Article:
“I have a dream that one day this nation will rise up and live out the true meaning of its creed: ‘We hold these truths to be self-evident: that all men are created equal.” ~Martin Luther King Jr., I Have a Dream, 1963. (http://www.mlkonline.net/quotes.html)

Harvey Bernard Milk

Harvey Bernard Milk (May 22, 1930 – November 27, 1978) was an American politician who became the first openly gay man to be elected to public office in California when he won a seat on the San Francisco Board of Supervisors. Politics and gay activism were not his early interests; he was not open about his homosexuality and did not participate in civic matters until around the age of 40, after his experiences in the counterculture of the 1960s.

Milk moved from New York City to settle in San Francisco in 1972 amid a migration of gay men to the Castro District. He took advantage of the growing political and economic power of the neighborhood to promote his interests, and ran unsuccessfully for political office three times. His theatrical campaigns earned him increasing popularity, and Milk won a seat as a city supervisor in 1977, part of the broader social changes the city was experiencing.

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Milk served almost 11 months in office and was responsible for passing a stringent gay rights ordinance for the city. On November 27, 1978, Milk and Mayor George Moscone were assassinated by Dan White, another city supervisor who had recently resigned but wanted his job back. Milk’s election was made possible by and was a key component of a shift in San Francisco politics. The assassinations and the ensuing events were the result of continuing ideological conflicts in the city.

Despite his short career in politics, Milk became an icon in San Francisco and a martyr in the gay community. In 2002, Milk was called “the most famous and most significantly open LGBT official ever elected in the United States”. Anne Kronenberg, his final campaign manager, wrote of him: “What set Harvey apart from you or me was that he was a visionary. He imagined a righteous world inside his head and then he set about to create it for real, for all of us.” Milk was posthumously awarded the Presidential Medal of Freedom in 2009. (http://en.wikipedia.org/wiki/Harvey_Milk)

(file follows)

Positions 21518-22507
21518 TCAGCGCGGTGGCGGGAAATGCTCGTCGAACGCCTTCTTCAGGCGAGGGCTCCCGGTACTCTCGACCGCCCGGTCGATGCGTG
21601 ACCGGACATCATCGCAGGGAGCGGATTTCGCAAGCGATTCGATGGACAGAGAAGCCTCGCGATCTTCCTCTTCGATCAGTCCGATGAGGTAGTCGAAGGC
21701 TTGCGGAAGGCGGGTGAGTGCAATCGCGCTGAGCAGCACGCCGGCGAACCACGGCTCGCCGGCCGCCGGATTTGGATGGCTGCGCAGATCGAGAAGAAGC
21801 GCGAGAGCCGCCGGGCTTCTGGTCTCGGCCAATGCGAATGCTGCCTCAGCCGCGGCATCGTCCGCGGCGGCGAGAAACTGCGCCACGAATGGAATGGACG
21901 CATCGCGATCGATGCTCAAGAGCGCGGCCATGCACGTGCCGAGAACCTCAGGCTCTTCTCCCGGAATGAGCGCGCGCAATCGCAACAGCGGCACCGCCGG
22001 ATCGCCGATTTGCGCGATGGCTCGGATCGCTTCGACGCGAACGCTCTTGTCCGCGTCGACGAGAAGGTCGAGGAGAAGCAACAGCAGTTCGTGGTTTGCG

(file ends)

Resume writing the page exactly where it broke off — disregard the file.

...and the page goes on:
“This is Harvey Milk speaking from the camera store on the evening of Friday, November 18. This is to be played only in the event of my death by assassination. I fully realize that a person who stands for what I stand for, an activist, a gay activist, becomes a target or the potential target for somebody who is insecure, terrified, afraid, or very disturbed themselves. Knowing that I could be assassinated at any moment, any time, I feel it’s important that some people know my thoughts. And so the following are my thoughts, my wishes, and my desires, whatever, and I’d like to pass them on and have them played for the appropriate people.” “All young people, regardless of sexual orientation or identity, deserve a safe and supportive environment in which to achieve their full potential.”(http://thinkexist.com/quotes/harvey_milk/)

Malcolm X

I knew that when my letter became public knowledge back in America, many would be astounded – loved ones, friends, and enemies alike. And no less astounded would be millions whom I did not know – who had gained during my twelve years with Elijah Muhammad a “hate” image of Malcolm X.

Even I was myself astounded. But there was precedent in my life for this letter. My whole life had been a chronology of – changes.

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Here is what I wrote…from my heart:
Never have I witnessed such sincere hospitality and the overwhelming spirit of true brotherhood as is practiced by people of all colors and races here in this Ancient Holy Land, the home of Abraham, Muhammad, and all the other prophets of the Holy Scriptures. For the past week, I have been utterly speechless and spellbound by the graciousness I see displayed all around me by people of all colors.

I have been blessed to visit the Holy City of Mecca. I have made my seven circuits around the Ka’ba, led by a young Mutawaf named Muhammad. I drank water from the well of Zem Zem. I ran seven times back and forth between the hills of Mt. Al-Safa and Al-Marwah. I have prayed in the ancient city of Mina, and I have prayed on Mt. Arafat.

There were tens of thousands of pilgrims, from all over the world. They were of all colors, from blue-eyed blonds to black-skinned Africans. But we were all participating in the same ritual, displaying a spirit of unity and brotherhood that my experiences in America had led me to believe never could exist between the white and the non-white.

America needs to understand Islam, because this is the one religion that erases from its society the race problem. Throughout my travels in the Muslim world, I have met, talked to, and even eaten with people who in America would have been considered ‘white’ – but the ‘white’ attitude was removed from their minds by the religion of Islam. I have never before seen sincere and true brotherhood practiced by all colors together, irrespective of their color.

You may be shocked by these words coming from me. But on this pilgrimage, what I have seen, and experienced, has forced me to re-arrange much of my thought-patterns previously held, and to toss aside some of my previous conclusions. This was not too difficult for me. Despite my firm convictions, I have been always a man who tries to face facts, and to accept the reality of life as new experience and new knowledge unfolds it. I have always kept an open mind, which is necessary to the flexibility that must go hand in hand with every form of intelligent search for truth.